The house was quiet, which wasn’t unusual, but his dog was sitting near the table, without Dad, and that wasn’t normal, which made panic set in, quickly.

After checking all the rooms, basement and backyard, my mind was flooded with all kinds of scenarios of what could have happened to him. Not much different than the days of worrying the kids would be kidnapped or wander off to be lost in a world of strangers. The problem was, Dad never met a stranger, as he could easily be convinced you'd known for years, as dementia had stolen his memories.

He finally came home, after a visit with a neighbor, and my first response was to reprimand him for not leaving me a note to tell me where he was. I continually had to catch myself, during this role reversal, of parenting my parent, so he wouldn’t realize he was no longer as independent as he thought he was.

Dad was healthy in every way, with the exception of his memory. My siblings were convinced he shouldn’t have been staying home alone and would be better off in a supervised "home." I cringed when they tried to argue the point, since I was the one who had taken full responsibility for his well-being, and I believed, for a good number of years, he was self-sufficient enough to live in his own home.

Dad had true regret when he eventually removed his own mother from her home, and that was enough to keep my battle going to allow him his independence, as long as possible. The decisions that are put upon us, for our parents, are not cut and dried, much like those we have to make for our children. There’s never any guarantee how decisions will impact the lives of those we love. You just have to move forward with your gut instinct, and hope it’s the right path to follow.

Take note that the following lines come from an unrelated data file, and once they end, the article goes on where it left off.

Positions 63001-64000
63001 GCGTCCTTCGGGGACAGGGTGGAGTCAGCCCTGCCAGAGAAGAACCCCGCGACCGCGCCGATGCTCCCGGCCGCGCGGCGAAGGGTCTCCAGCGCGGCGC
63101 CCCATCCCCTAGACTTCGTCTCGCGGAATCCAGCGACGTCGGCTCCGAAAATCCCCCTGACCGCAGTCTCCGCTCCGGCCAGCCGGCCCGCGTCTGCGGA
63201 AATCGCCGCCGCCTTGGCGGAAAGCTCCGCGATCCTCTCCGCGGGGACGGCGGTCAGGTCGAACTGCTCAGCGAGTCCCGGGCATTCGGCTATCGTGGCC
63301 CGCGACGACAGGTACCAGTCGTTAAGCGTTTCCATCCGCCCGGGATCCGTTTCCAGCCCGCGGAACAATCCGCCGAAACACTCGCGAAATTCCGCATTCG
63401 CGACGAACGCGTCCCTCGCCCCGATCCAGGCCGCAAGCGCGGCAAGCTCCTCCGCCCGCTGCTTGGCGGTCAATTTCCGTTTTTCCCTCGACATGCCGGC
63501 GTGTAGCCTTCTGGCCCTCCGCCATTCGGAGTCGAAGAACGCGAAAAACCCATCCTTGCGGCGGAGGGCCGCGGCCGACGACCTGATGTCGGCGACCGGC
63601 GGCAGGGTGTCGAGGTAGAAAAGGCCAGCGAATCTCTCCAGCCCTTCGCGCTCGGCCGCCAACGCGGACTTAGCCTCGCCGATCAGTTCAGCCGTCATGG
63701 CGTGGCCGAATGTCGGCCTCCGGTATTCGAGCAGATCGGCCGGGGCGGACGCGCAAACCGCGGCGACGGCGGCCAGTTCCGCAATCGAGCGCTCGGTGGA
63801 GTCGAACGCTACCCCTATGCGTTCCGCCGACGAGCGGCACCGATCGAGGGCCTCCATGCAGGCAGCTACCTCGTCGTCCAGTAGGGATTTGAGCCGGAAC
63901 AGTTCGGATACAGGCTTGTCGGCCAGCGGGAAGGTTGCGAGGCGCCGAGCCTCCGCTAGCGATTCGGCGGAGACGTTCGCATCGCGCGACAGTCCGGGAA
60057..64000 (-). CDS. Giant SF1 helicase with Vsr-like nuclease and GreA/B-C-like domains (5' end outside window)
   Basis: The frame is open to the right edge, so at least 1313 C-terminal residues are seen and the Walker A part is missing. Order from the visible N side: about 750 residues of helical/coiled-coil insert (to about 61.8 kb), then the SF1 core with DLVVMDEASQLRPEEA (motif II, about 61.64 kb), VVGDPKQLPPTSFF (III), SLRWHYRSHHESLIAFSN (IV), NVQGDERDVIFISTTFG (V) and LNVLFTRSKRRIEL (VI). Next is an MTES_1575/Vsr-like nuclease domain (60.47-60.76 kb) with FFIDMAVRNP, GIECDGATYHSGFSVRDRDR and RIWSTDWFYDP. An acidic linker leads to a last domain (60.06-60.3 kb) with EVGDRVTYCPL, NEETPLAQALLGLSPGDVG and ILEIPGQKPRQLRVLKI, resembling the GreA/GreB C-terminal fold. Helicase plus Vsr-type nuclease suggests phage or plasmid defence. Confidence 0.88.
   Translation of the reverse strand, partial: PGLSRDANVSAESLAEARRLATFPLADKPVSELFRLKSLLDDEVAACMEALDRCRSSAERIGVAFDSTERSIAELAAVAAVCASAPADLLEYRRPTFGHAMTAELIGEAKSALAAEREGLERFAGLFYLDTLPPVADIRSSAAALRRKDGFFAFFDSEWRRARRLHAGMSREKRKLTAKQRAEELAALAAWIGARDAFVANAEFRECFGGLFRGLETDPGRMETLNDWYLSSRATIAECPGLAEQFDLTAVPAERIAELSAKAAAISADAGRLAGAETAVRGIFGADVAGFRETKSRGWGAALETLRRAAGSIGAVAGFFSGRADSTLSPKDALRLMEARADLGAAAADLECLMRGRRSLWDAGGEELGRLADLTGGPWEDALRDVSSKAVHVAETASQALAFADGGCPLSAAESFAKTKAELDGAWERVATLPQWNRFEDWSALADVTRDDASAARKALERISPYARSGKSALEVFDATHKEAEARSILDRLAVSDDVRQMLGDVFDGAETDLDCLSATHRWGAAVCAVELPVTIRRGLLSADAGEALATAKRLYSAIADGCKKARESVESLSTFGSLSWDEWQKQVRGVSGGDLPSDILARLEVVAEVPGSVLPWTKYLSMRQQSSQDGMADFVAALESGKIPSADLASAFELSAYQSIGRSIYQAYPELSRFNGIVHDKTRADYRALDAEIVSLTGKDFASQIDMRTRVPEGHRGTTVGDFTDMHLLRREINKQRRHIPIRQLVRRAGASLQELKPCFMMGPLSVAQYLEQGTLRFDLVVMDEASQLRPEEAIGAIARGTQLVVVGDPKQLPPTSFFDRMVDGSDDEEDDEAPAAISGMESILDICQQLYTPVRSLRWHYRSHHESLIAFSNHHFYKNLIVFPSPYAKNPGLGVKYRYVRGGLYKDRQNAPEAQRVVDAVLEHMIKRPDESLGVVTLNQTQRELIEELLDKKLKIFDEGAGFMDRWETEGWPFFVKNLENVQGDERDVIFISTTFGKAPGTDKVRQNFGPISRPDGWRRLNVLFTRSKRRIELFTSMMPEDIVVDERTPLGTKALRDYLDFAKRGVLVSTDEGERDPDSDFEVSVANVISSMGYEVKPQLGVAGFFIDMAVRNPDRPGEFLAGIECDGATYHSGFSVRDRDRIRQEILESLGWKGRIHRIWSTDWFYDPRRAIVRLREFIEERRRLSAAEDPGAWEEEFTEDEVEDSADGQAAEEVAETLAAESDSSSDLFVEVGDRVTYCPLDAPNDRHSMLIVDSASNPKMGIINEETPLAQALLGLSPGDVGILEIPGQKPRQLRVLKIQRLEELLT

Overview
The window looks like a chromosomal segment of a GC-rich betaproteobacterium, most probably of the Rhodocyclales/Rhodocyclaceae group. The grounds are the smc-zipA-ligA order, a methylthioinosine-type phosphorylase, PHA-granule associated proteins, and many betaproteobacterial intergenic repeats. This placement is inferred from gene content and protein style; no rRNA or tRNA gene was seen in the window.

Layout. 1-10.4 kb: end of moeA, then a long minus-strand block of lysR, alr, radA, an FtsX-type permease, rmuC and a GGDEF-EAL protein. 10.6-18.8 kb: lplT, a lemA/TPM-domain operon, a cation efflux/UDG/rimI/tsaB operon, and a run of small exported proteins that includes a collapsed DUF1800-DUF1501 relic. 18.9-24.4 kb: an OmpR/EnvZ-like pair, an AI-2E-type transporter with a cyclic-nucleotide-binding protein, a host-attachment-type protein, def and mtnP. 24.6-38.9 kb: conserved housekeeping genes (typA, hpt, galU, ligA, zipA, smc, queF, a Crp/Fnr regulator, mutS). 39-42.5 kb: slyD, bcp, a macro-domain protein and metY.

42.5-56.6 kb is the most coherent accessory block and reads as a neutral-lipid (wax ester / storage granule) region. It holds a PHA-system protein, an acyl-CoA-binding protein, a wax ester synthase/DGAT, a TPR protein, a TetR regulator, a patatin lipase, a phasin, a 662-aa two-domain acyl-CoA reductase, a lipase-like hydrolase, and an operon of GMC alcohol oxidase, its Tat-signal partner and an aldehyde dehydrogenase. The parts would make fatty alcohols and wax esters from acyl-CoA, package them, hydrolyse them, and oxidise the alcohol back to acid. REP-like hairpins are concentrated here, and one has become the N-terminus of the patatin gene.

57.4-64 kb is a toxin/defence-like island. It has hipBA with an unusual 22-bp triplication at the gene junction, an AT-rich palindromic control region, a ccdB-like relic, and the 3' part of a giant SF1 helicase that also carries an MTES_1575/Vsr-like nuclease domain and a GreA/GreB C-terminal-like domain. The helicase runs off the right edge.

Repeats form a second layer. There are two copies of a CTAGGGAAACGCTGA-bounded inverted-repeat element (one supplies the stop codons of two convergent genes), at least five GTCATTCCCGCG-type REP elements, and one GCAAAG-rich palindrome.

The rationale for Dad living by himself constantly ran through my mind – so what if he wants to wear the same pair of pants for three days? If he eats chocolate chip cookies for dinner? If he accidentally puts toothpaste in his hair, instead of VO5?

Every time I walked into his house and he’d greet me with a smile – bright-eyed and excited about the new birds who came to the backyard for a bath – I knew I'd made the right decision. It may not have been the best decision, in the opinion of others, but I believed it was best for Dad, until he mistook the power line for a tree limb and cut it with tree trimmers. Thank goodness they were fiber-glass handled. Otherwise my siblings could have said, “I told you so.”

I’ll continue to make decisions with my heart, rationalize it with my head, and then follow my gut instinct. When this method no longer works, it won’t matter, as by that time, I’m sure one of the kids will be deciding for me.

Sandy Turner lives in Independence. Email her at